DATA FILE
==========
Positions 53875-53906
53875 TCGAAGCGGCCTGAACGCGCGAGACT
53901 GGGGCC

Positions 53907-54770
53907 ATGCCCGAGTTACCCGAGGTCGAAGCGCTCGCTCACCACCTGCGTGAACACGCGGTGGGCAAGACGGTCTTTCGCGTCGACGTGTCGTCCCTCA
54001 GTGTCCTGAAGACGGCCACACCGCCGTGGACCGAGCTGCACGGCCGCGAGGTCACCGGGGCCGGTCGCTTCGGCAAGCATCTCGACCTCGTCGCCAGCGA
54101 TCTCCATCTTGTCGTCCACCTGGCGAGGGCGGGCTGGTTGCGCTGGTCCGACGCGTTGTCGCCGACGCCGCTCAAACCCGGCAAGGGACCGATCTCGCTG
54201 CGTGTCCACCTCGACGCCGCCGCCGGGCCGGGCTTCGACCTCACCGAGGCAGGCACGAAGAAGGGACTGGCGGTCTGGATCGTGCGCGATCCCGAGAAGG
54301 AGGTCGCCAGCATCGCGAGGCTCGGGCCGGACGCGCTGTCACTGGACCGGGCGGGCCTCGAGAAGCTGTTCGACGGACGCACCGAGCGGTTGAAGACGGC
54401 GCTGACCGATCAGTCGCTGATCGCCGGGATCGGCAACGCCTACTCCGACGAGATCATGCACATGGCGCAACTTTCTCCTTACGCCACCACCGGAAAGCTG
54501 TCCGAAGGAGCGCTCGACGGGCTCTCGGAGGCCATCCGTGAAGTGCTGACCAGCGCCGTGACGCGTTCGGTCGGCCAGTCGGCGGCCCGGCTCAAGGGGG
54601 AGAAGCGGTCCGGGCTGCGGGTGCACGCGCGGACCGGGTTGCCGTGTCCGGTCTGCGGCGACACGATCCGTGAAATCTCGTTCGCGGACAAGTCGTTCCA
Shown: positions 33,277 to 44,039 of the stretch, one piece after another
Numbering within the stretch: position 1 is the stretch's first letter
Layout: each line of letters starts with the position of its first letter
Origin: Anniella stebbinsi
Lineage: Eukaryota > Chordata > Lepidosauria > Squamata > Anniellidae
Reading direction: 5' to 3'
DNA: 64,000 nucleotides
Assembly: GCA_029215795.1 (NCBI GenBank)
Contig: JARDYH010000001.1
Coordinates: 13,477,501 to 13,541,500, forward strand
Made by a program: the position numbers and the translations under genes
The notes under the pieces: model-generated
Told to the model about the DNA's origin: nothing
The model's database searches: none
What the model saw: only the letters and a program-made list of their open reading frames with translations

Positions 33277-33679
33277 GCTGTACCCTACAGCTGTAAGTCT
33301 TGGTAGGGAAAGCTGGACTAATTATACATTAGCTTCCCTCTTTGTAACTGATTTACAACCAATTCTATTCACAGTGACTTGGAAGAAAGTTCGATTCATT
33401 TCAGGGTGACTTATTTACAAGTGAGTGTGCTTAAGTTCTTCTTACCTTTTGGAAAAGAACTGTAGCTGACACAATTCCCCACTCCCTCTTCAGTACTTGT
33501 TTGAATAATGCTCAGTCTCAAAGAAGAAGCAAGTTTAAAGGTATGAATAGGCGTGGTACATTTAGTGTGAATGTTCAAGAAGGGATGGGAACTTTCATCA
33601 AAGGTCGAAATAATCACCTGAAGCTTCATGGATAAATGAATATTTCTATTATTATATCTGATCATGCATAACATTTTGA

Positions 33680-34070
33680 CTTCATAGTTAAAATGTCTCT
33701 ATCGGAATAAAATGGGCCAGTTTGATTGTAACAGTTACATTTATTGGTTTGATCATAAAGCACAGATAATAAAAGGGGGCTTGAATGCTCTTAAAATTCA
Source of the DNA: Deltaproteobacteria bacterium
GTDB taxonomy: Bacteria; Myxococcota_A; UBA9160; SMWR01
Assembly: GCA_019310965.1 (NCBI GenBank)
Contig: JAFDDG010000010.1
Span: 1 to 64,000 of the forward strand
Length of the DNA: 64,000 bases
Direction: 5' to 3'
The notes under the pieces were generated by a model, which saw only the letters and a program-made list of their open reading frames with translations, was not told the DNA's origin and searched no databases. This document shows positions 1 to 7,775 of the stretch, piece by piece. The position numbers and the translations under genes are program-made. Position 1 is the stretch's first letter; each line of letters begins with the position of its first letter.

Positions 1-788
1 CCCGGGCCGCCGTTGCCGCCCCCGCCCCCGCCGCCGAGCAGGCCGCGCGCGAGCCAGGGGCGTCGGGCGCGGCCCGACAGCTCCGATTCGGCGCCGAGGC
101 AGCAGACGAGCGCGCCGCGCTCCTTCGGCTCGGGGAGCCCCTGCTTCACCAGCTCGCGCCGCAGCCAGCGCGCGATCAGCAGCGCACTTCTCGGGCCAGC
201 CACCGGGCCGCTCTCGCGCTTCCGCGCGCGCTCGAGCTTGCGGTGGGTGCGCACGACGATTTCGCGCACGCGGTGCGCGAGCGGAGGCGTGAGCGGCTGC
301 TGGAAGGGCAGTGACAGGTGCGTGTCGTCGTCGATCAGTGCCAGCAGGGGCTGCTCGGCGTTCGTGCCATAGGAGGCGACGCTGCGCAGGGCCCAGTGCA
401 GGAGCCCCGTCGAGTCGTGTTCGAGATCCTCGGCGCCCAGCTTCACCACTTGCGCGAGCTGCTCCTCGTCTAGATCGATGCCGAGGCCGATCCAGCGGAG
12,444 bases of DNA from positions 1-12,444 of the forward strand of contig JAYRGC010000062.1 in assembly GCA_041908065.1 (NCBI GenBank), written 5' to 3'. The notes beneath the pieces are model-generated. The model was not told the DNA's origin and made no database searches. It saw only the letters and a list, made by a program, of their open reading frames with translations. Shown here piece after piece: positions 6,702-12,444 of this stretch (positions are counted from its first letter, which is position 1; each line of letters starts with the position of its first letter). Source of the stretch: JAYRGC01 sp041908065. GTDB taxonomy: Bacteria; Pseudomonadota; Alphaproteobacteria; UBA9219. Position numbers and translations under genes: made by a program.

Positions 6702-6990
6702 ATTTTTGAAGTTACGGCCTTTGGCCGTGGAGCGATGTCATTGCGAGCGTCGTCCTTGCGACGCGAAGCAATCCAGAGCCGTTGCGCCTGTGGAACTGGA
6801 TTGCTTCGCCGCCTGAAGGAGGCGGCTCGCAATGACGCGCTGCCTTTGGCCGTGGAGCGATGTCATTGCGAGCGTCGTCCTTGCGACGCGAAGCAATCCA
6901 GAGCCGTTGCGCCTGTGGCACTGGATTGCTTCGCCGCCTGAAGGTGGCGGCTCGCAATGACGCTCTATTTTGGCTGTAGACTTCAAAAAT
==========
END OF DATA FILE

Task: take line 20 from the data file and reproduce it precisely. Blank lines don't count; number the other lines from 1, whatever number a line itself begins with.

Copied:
Assembly: GCA_029215795.1 (NCBI GenBank)